Jean-Christophe Gallagher talks to Anthony Harrington about his new role heading up Bombardier’s client services
With new business jet sales likely to be at best flat over the next year or so, it makes sense for airframe OEMs to take a fresh look at the revenue and service opportunities that lie in their large existing base of users. Bombardier Business Aircraft recently moved Jean-Christophe Gallagher from his role as Vice President, Strategy, Marketing and Innovation, to a new position as Head of Customer Experience. This puts him in charge of Bombardier’s entire customer service organisation. EVA asked him what this means for him, for Bombardier and for the company’s client base.
A: I have now been in the role for three months. We have some 4,500 Bombardier aircraft flying around the world so that is a very big installed base of customers. Getting to know our customers is part of my mission, as is getting to know our entire service network around the world.
There is tremendous potential for Bombardier to grow its after-market business. Before this, while we have always taken pride in having a world-class support network for our entire fleet of Bombardier aircraft, the focus has been on new aircraft. Our interest in bringing new and world-class aircraft to market is just as intense as ever, as demonstrated by the recent first flight in November of our Global 7000 business jet, but in addition to this, we are also placing a great deal of focus – more than ever – on the customer experience in the after-market segment. As Bombardier becomes more active in the after-market, our team is well-positioned to support our customers, their aircraft and all their maintenance and retrofitting needs.
As such, we are looking to expand and enhance our service offerings. For example, we are hiring some 200 new technicians and project managers to boost our capacity across our service centre network, so that we are best placed to service more of our own fleet of aircraft.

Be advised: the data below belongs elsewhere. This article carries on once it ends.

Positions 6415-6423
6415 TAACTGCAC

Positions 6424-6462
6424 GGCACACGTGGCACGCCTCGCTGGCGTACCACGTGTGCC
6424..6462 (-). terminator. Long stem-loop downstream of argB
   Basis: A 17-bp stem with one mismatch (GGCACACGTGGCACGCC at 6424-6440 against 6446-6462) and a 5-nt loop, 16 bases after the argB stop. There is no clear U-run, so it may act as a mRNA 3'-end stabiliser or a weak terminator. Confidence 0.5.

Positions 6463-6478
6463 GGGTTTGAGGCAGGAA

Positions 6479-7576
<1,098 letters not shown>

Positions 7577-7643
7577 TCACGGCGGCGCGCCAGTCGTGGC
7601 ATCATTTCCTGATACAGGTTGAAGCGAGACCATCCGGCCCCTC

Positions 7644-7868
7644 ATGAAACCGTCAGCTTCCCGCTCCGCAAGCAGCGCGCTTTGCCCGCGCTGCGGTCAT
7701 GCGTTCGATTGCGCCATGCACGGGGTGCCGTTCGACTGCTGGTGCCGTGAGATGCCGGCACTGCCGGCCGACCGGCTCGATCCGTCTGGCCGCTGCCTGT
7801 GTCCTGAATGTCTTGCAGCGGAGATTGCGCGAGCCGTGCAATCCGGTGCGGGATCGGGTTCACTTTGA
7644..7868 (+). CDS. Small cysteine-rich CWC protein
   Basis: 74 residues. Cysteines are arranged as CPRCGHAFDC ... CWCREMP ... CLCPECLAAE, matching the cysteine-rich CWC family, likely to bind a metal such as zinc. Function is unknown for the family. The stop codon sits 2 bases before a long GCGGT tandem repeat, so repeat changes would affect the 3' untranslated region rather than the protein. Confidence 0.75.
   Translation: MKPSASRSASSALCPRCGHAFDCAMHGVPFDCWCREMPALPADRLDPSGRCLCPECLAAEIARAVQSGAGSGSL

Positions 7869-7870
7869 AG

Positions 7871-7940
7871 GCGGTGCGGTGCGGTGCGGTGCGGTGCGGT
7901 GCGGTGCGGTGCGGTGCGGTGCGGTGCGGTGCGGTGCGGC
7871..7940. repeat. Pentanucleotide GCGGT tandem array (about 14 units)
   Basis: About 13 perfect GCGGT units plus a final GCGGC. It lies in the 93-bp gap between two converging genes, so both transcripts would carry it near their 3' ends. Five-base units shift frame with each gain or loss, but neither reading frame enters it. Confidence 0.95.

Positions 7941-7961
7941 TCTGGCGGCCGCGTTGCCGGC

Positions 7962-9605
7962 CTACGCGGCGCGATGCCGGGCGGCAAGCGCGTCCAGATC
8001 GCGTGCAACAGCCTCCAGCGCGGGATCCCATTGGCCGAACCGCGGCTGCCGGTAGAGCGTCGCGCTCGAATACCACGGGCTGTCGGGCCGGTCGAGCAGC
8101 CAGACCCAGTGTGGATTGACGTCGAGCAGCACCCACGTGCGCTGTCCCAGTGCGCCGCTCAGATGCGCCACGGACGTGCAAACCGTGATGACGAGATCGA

Q: The new Bombardier service centre at Biggin Hill will be part of that, doubtless?
A: Exactly so, and not just at Biggin Hill. We have expansion projects and plans for new facilities all around the world. Our new service centre in Biggin Hill will soon see the first Bombardier aircraft serviced there and it will be a very important European MRO facility for us. I have just recently returned from a visit to the facility at Biggin Hill and it is an exceptional place. We’ve completed all the technical training required and received our certification as the facility became operational in December this year.
The OEM has so much to offer in terms of value-added services and particularly when it comes to scheduled maintenance. When the aircraft is a little older, a little further along in its life cycle, the OEM has vast knowledge about the availability of enhancements and upgrades that can be applied to that aircraft to keep it up to date. Whether it’s connectivity in the cabin, or avionics upgrades for the pilots the OEM is ideally suited to provide these offerings. So, it is all about unlocking these growth levers for Bombardier’s after-market business.
The most important thing for me is twofold: to be totally connected to the customers so that they feel free to call me directly, to tell me what we are doing right – and if there’s something wrong, how we can improve. Much of my day now is spent listening to our customers and getting their feedback. We are fortunate to have a very varied customer base flying out of virtually every country in the world. So we receive tremendous feedback.